It got darker before it got brighter.
The first game of Thompson's freshman season, Aug. 30, 2008, the Huskies got routed by the Ducks in Eugene 44-10.
Sorry to remind you that it was first of 12 losses in 12 games that season for UW, the worst in the program's storied, 120-season history.
Thompson played in 11 of 12 games and started three as a true freshman. In retrospect, he says that '08 team "wasn't really together."
"Some of us were playing hard. Some of us were not," he said. "That's how we ended up with the record we had. All the little things built up in that season."
Meanwhile, that 2008 Oregon team went 10-3 and won the Holiday Bowl. And the Ducks have since been to the Rose Bowl and the BCS championship game.
Asked now if he regretted then his decision of Washington instead of Oregon, Thompson laughs.
"Not me," he says. "But I think my family, and some other friends were like `Why did you pick U-Dub, man? You could have gone to some other school.'
"But I just wanted to be part of something bigger than myself."
He's done that.
Thompson and returning Huskies endured a shocking regime change beginning in January '09. Passionate coach Steve Sarkisian and his revved-up staff installed new ways to lift weights, to run, even how to eat and sleep - and, ultimately, win.
"They had plans and goals, a mentality that things matter around here," he said. "All the little things that we do, everything counts. That helped us come a long way, before any wins.
New defensive coordinator Nick Holt was especially jolting. Looking like Mr. Clean and barking like a drill sergeant, the former maestro of championship defenses at USC and former head coach at Idaho demanded intensity and aggressiveness, from the weight room to the game field.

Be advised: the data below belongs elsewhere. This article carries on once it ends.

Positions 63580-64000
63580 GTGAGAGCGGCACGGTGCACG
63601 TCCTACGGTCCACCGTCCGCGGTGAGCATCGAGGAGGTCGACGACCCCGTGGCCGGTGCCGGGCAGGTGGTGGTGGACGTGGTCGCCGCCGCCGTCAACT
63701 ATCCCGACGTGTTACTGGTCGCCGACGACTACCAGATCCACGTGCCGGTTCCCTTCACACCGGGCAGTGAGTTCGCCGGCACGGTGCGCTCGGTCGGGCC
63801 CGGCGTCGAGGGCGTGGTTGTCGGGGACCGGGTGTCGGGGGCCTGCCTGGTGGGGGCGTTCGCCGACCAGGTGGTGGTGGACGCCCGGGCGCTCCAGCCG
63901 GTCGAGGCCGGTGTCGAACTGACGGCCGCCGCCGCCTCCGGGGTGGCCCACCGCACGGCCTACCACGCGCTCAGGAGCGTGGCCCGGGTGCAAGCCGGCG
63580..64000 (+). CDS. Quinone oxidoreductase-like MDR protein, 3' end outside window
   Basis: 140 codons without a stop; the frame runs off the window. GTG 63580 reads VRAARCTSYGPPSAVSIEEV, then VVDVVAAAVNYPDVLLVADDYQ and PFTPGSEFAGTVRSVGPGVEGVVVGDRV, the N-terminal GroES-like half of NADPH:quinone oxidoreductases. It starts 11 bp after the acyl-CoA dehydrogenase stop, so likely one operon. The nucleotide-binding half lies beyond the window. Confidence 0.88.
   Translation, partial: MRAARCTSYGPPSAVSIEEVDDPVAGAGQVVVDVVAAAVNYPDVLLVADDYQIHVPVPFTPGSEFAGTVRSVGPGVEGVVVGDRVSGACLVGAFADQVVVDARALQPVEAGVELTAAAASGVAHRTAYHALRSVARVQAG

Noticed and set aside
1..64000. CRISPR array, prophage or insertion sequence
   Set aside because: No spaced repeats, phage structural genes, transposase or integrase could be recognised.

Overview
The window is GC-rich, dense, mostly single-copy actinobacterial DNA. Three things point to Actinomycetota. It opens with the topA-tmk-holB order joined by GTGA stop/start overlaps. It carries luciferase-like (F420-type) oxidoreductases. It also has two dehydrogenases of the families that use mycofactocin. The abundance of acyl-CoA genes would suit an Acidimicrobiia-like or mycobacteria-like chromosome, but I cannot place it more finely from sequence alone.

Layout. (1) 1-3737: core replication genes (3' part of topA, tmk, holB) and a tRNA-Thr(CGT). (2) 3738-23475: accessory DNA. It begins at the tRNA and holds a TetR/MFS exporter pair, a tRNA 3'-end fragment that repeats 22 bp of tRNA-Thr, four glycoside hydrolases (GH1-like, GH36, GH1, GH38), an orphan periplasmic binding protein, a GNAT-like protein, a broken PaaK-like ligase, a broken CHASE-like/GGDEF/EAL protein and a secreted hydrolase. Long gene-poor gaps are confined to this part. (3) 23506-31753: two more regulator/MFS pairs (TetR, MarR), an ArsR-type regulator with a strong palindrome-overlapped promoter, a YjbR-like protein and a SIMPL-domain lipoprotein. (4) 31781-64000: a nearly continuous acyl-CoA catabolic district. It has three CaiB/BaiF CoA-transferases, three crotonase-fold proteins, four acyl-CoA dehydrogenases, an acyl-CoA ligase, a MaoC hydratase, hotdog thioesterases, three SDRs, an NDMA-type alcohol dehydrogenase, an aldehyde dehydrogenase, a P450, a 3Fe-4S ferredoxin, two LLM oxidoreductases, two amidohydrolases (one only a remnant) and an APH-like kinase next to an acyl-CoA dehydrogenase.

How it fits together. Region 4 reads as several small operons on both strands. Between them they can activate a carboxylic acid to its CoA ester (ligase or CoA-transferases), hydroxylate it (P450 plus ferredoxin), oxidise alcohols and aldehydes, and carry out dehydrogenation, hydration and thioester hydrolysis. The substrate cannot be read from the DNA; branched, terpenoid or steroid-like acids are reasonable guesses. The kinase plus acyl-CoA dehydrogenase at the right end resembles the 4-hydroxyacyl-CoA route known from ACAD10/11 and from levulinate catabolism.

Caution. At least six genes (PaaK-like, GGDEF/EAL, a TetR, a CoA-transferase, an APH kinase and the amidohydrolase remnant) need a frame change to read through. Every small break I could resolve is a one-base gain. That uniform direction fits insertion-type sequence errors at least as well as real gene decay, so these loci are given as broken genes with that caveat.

Rather than wonder "What did I get myself into?" Thompson found Holt to be familiar. Almost comforting, even.
"He kind of reminded me of my old high school coach, (Bob) Bourgette, and Joe Shaw, my defensive line coach. They were really high energy people," said Thompson, who is set to graduate in the spring with an ethnic studies degree.
At 6-feet-6, 272 pounds, with the toughness of an interior linemen and the athleticism for the edge, Thompson has played both tackle and end for the Huskies. Holt likes him best at end, where's he's been more often this season. It's allowed Thompson to showcase his long arms and height, and it allows UW to pair Ta'amu with Semisi Tokolahi, Lawrence Lagafuaina and Danny Shelton in a bigger defensive-tackle rotation inside.
"It shows the defensive coaches and coordinator trust me, to put me in those situations," he said of playing multiple positions. "It shows off, I guess, my athleticism and my versatility, my understanding of the defense."
His family and friends have gotten to see it all, in person. Mother Caroline, a nurse at Valley Medical Center near Renton, and father Einer, an independent residential contractor bring Everrette's younger brother to his Husky games. Almost all of them in four years.
That means they've seen all Everrette has been through here.
"Yeah, I've thought about that a lot. I just sit back and think, `Man, to come from not winning a game to (5-2)?' It feels great," he said.
"This is exactly the building blocks of what I had in mind."